Poland has never liked Russia. This goes back over a thousand years of history, to the beginnings of Polish and Russian civilizations, when both countries accepted Christianity. Russia chose Greek Orthodoxy; Poland chose Roman Catholicism instead. They did so because it wanted not to be Russian, but instead a member of Western Civilization.

Consider World War II. Germany committed massive war crimes against Poland, and subjected Poland to a rigorously brutal occupation. In addition to Poland's 3 million Jews who died at Nazi hands, Poland also lost 3 million of its own Polish Catholic ethnics, and had its entire country leveled to the ground in the process. 

And yet, to this day, Poland is far more upset about the 20,000 or so Polish Army officers who were massacred by the Russians at Katyn than they are about the entire German occupation.

Go to the waterfront of Union City, N.J. sometime, right across the Hudson River from where the old WTC stood. There you will see a statue of a Polish soldier with a bayoneted rifle sticking out of its back with the one-word inscription -- "KATYN." Nothing there about the German occupation at all, though the Germans perpetrated far worse against Poland than the Russians ever did at Katyn.

Six years ago, an airplane carrying most of the Polish government crashed while flying to Smolyensk to participate in a commemoration of the Russian deeds at Katyn. Imagine that -- the Russians were set to admit, and apologize and atone for their acts, and then the tragedy occurred. It was the last thing they wanted to happen! But it did, and to this day, most Poles believe that Russia destroyed the airplane deliberately. The belief makes no sense and is nothing more than conspiracy theory. But just as millions of Americans still wrongly believe there was a JFK assassination conspiracy, so too do most Poles think the Russians downed that airplane deliberately.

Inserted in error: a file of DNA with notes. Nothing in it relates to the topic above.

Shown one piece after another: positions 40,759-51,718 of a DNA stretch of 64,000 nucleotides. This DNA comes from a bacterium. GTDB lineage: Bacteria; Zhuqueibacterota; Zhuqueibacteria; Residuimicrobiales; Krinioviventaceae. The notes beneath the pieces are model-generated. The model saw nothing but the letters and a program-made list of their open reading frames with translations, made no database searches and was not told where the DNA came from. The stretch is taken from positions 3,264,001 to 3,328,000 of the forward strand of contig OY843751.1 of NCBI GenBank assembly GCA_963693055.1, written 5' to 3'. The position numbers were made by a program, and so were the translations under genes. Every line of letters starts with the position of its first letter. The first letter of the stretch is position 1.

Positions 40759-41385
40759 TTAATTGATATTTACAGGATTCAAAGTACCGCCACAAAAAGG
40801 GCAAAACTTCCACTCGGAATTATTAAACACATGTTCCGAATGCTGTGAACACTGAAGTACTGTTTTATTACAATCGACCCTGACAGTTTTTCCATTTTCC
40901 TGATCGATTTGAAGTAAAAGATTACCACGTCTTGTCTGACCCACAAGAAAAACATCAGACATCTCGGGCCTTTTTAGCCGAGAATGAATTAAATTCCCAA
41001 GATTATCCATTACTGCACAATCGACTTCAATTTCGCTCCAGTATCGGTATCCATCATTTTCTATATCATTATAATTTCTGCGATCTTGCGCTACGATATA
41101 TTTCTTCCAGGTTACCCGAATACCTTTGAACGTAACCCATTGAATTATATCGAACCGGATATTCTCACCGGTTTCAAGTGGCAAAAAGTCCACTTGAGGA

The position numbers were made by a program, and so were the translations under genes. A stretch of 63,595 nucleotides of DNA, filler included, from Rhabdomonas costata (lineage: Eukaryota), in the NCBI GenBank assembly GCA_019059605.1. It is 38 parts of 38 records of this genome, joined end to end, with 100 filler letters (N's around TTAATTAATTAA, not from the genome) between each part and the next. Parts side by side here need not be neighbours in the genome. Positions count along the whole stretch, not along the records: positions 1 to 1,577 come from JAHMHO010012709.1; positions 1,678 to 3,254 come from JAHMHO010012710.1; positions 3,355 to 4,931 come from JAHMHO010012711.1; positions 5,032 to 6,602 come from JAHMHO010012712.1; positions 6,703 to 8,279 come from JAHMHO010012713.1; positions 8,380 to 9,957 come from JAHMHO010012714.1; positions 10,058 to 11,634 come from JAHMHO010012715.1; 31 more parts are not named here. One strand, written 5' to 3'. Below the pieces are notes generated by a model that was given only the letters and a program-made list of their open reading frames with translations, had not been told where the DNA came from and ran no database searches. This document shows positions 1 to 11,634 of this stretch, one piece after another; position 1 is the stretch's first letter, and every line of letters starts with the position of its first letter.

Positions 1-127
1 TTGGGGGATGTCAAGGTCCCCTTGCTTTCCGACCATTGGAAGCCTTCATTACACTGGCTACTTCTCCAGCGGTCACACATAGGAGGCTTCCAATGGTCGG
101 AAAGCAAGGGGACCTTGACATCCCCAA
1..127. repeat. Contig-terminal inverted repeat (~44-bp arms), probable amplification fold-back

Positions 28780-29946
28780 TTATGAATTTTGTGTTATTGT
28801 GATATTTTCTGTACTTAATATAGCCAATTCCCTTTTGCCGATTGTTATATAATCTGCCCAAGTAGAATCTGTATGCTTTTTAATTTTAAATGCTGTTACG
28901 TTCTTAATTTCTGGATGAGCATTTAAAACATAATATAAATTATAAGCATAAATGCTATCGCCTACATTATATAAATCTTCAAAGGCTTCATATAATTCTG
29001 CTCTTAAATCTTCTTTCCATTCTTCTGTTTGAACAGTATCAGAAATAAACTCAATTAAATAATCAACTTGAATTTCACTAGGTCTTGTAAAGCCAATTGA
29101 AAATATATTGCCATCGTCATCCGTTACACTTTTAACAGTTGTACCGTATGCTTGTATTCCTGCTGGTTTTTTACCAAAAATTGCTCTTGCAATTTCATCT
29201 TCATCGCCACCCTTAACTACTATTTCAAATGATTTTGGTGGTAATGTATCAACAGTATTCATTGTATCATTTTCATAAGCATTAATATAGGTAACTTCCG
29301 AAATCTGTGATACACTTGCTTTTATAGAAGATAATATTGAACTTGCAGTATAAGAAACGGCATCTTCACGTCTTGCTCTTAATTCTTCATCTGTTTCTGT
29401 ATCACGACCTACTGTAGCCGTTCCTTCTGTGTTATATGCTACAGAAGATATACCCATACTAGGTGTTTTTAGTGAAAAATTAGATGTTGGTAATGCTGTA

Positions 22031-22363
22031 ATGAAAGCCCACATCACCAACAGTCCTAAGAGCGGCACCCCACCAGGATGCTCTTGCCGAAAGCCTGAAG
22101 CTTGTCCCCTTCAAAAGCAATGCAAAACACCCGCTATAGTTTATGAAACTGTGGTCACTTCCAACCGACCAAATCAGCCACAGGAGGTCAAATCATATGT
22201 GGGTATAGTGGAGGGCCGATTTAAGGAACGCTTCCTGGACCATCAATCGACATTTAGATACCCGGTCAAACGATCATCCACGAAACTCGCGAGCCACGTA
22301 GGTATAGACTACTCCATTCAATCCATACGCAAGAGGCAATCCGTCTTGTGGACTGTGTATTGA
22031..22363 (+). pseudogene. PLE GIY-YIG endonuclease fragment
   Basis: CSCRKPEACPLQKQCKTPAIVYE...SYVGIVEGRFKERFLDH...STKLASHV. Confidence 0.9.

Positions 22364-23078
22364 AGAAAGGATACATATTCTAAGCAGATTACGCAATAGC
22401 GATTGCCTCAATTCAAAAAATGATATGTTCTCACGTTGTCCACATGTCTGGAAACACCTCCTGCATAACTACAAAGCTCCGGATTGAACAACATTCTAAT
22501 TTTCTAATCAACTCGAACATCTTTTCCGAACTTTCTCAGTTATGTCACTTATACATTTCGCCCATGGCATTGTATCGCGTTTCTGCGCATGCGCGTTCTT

A few years ago, a hit movie Warszawa 1920 was made about the miracle defense of Poland in 1920 from the attacking Red Army. It was very popular.

In short, Poland is generally well-motivated to defend itself. And defending itself against Russia only adds to Polish motivation.

Russia is aware of all these things, and will never attack Poland. Though I reside in Poland, I'm not the least bit worried.

James A. Nollet is a retired US Food & Drug Administration chemist and current author who has lived in Poland in retirement for the past nine years.